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This review is taken from PN Review 110, Volume 22 Number 6, July - August 1996.

WALLPAPERS AND REVOLUTION Arnold rattenbury, Morris Papers (Shoestring Press £4.95)

As a young man Arnold Rattenbury was the assistant editor of Our Time, a left-wing monthly which, under Edgell Rickword's inspired editorship, devoted much space to the relationship between art and society. He has returned to this theme in Morris Papers as in his previous collection, The Frigger Makers (Shoestring Press, 1994). The poems in the latter dealt with various forms of folk art, objects made by working men and women from metal, wood, glass, slate, bone, straw or wool for both use and pleasure. In Morris Papers poems suggested by William Morris's wallpaper designs (four of which are reproduced in this attractive booklet) alternate with poems on his writings and his Socialist activities.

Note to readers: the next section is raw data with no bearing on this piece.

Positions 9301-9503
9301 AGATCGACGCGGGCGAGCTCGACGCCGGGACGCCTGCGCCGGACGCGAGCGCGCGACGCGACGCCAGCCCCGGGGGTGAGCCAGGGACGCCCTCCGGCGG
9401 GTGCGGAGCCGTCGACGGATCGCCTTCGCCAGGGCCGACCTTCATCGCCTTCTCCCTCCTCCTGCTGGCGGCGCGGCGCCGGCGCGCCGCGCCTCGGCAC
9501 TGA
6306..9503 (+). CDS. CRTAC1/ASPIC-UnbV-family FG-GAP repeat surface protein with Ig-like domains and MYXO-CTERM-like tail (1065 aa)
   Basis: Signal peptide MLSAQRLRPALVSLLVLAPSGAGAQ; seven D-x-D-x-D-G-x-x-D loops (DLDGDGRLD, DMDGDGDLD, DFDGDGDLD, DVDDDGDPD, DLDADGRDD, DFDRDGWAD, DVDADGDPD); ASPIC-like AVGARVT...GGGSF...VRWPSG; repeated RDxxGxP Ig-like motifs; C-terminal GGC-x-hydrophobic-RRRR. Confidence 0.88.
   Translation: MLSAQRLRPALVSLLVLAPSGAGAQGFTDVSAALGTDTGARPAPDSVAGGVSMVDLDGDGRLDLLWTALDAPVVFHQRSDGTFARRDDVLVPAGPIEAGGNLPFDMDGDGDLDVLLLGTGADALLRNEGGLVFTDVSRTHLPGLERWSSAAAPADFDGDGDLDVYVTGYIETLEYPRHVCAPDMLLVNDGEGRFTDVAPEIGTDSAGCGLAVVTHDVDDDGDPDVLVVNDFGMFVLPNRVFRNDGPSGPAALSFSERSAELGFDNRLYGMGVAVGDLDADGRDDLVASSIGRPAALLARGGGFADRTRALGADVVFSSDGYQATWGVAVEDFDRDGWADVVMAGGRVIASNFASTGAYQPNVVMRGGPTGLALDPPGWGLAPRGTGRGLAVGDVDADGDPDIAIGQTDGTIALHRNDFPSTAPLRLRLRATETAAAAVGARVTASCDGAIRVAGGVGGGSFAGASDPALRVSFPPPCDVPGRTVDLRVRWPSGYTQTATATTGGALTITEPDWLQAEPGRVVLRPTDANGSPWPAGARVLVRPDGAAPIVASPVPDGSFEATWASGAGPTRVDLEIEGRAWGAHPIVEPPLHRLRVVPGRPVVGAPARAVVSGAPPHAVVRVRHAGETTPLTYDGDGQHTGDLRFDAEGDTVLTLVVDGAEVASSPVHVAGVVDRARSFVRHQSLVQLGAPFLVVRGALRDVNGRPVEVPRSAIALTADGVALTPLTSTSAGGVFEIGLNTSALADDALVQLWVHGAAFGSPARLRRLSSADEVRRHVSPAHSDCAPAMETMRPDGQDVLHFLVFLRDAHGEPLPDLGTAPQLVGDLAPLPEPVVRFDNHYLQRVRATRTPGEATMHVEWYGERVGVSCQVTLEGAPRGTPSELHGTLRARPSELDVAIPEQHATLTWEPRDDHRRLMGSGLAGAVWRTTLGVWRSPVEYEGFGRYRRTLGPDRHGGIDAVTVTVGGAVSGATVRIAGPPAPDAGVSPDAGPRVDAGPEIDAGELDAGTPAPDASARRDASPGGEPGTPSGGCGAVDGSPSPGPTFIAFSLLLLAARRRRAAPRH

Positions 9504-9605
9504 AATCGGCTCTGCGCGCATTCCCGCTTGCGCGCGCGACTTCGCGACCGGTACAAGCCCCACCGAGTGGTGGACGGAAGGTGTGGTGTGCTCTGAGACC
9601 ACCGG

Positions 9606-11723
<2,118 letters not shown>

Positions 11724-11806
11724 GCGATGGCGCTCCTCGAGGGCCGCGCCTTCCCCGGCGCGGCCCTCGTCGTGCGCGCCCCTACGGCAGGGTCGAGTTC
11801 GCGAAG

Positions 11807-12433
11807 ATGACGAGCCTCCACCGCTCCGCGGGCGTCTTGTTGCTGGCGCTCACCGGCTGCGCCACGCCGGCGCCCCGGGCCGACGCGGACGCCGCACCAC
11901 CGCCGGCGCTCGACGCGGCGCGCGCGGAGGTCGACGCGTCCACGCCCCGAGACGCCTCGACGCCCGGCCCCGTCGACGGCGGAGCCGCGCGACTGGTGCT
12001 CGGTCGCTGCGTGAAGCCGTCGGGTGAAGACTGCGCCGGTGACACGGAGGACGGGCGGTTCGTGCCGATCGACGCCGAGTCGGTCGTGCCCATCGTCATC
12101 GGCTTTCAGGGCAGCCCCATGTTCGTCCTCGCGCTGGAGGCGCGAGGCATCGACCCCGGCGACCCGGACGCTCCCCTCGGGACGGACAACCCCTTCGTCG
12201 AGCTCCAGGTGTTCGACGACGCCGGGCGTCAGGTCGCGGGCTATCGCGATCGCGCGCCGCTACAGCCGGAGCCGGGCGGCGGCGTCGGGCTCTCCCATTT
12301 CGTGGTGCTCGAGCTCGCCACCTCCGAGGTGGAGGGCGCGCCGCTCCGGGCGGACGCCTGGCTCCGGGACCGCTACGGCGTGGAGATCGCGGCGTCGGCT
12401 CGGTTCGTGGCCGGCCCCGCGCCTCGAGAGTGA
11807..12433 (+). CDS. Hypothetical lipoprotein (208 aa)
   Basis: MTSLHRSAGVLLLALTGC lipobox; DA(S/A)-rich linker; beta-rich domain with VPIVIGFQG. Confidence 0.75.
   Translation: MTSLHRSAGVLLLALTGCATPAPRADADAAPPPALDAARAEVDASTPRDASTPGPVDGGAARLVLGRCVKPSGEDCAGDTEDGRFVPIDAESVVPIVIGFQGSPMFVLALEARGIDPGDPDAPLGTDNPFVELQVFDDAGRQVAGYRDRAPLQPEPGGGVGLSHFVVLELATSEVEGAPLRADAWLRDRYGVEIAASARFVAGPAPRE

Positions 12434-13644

Morris's admirers tend to fall into two camps; those who like his designs or his Pre-Raphaelite verse often are unenthusiastic about his revolutionary Socialism, and vice versa. There is no problem, however, for Rattenbury, who finds a common pattern running through all Morris's activities. Morris the rebel, he suggests, is one with 'the artist, the dreamer, even the fiddler/while Rome bums', and the principles laid down in his Some Hints on Pattern Designing -'Beauty, Imagination, Order' - are also applicable to society. In The Earthly Paradise stories of a heroic past are set between poems of the English countryside:

Now nail that Paradise, not there
but on this earthly calendar
of months, twelve poems of now, here.

Morris was a Utopian, but ...

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